When travelling it’s easy to lose contact with the people you would usually spend a lot of time with, and that’s entirely normal. When you’re on a holiday, enjoying where you are and who you’re with it is part of the experience. Exploring new places, making new friends and learning new things is part of the fun. Disengaging from your social media newsfeeds is a good way to immerse yourself in your new adventures, but it doesn’t mean you have to avoid all forms of communication.
Postcards are a fun way to keep in touch with loved ones back home, let them know where you are and what you’re doing, without feeling the need to check your Facebook messages or your emails (It’s also helpful when you have no internet access or no smart device handy!).
I love receiving postcards from my friends’ travels. It’s like getting a small glimpse into their time away – a snapshot of their trip (due to the size of postcards’ writing area). However, if you’re like me, you’ll find a way to cram in almost everything you want to say, though your handwriting might be minuscule towards the end of your message.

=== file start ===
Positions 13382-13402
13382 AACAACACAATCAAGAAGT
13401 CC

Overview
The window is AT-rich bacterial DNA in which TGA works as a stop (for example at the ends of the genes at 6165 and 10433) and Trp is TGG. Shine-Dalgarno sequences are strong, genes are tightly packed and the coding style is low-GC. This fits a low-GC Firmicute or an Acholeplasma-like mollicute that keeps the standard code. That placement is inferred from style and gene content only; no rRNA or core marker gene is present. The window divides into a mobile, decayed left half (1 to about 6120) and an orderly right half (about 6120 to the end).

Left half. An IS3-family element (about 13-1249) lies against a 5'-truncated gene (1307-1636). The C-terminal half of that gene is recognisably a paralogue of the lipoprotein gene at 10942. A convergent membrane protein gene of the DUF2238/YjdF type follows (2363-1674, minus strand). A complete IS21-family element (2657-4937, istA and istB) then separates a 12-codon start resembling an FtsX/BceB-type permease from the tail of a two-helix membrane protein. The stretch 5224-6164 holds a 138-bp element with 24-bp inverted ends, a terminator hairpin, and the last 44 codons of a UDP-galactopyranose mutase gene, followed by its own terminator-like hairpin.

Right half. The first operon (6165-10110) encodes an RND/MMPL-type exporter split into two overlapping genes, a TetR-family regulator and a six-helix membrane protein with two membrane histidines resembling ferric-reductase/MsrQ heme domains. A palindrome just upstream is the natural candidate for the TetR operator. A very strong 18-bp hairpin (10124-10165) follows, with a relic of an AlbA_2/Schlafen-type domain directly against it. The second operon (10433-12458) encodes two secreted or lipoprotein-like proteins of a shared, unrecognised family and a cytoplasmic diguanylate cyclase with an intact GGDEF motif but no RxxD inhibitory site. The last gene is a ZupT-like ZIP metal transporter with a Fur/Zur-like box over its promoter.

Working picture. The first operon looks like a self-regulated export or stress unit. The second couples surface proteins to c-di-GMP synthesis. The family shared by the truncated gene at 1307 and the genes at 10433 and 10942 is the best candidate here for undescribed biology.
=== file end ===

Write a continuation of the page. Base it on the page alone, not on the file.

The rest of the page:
Half the fun when sending letters in the mail internationally is never really knowing when they will be received. So it’s a bit of a surprise for everyone involved when their recipients find them in their mail boxes. Sometimes, it takes days or weeks for to them to arrive, but the immediacy of the message is not important. Rather, it’s the thought behind the postcard that matters. It’s a tangible reminder that you were thought of even when you and the postcard’s sender were apart and that they wanted to share a small piece of their trip with you.
One thing I learnt from my most recent trip overseas is that airports tend to not have post offices, so don’t leave sending your mail to the last minute! You can read some more of my travel tips and ideas in my post, 17 summer travel essentials.
Let us know if you send postcards or letters when you travel, or if you send letters to your friends and family while they’re are travelling.